Remember AOL and the "walled garden"? Today, when you meet what used to be the world's number one, and rather standoffish, consumer internet service provider they are talking about working with others and not re-inventing the wheel. In early 2008, AOL will focus on the company's recent commitments to support Google's OpenSocial …
Its funny to see the turnaround
I worked for AOL under one of its divlets close to five years ago. The AOL main division was aloof, insular, dominated by marketroids, paranoid of change, seriously up their own backsides and dying. The divlets such as Nullsoft and Netscape brands were open, experimental, progressive. Think back to Winamp - AOL had in their hands the perfect music AND video delivery platform WAY before iTMS. In Netscape, they had the means at last to rid themselves of IE and the corrupting influence of their main competitor. So what did they do? Why take a payoff from MS and get rid of all the open parts of course!
It was actually depressing to behold. I attended a few AOL meetings where marketing people would argue on end for hours against adding a button to the client for fear of generating support calls. They resisted using the Netscape engine (despite it being measurably more reliable) for fear of support calls. They actually liked how primitive (yet massive) the AOL client was, proud that users couldn't bookmark more than 3 sites and couldn't name their bookmarks more than 8 characters. Some kind of perverse logic meant that every stupid feature of the client made sense even when it clearly didn't.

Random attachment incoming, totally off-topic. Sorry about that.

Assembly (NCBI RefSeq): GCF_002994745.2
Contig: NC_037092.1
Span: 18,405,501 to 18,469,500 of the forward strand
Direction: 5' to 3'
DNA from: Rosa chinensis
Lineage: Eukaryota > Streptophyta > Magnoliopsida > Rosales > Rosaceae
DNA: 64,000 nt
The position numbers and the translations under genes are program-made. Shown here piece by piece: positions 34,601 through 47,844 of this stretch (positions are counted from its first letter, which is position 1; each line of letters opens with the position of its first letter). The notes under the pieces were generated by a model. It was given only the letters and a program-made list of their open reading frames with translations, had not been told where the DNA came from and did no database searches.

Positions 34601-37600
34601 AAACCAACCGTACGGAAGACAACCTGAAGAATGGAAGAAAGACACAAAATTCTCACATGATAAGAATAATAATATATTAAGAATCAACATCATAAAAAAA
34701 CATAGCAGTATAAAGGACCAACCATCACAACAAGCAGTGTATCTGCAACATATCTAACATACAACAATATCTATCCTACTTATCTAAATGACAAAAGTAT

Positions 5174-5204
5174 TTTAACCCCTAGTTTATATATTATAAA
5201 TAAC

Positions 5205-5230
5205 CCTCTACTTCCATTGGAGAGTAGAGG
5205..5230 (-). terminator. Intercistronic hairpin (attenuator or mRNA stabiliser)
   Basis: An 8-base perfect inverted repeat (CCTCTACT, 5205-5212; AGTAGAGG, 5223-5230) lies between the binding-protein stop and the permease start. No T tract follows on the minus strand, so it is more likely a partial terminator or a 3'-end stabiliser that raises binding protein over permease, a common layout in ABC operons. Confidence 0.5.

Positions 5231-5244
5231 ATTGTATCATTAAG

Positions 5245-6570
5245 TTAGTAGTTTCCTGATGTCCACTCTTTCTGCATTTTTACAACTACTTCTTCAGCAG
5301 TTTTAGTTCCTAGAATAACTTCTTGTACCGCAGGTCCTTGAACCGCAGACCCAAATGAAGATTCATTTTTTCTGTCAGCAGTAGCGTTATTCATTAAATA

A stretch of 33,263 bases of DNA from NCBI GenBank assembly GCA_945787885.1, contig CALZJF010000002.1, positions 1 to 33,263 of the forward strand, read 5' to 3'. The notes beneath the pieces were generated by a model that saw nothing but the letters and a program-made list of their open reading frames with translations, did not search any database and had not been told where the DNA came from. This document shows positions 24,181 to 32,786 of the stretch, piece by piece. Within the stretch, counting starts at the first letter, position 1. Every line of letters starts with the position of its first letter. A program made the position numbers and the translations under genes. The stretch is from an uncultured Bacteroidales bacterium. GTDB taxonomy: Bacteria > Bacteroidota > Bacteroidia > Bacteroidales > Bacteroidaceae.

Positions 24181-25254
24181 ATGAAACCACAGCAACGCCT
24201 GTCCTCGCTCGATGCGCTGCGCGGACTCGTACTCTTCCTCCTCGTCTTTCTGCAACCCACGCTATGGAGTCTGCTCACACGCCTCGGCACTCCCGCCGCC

They even forced all employees to use the stupid aol email system. So if you were email@example.com, now you became firstname.lastname@example.org, with clients and staff all mixed together under one shitty email client.
What a disaster. So its no wonder that they've nearly bled themselves white. Perhaps the clue has finally sunk in and they're embracing open standards at last. At the end of the day the content should be free and they AOL should become a value-add ISP. They have to stop assuming their customers are morons who like living in a gilded cage and start offering a decent broadband service with some extra things on top. For example TWX has plenty of assets and many of them could be free with an AOL sub (e.g. video on demand). And lose the hideous customer support too. If they don't get a clue then their slide into obscurity will continue until the inevitable. And frankly they'll deserve their fate.
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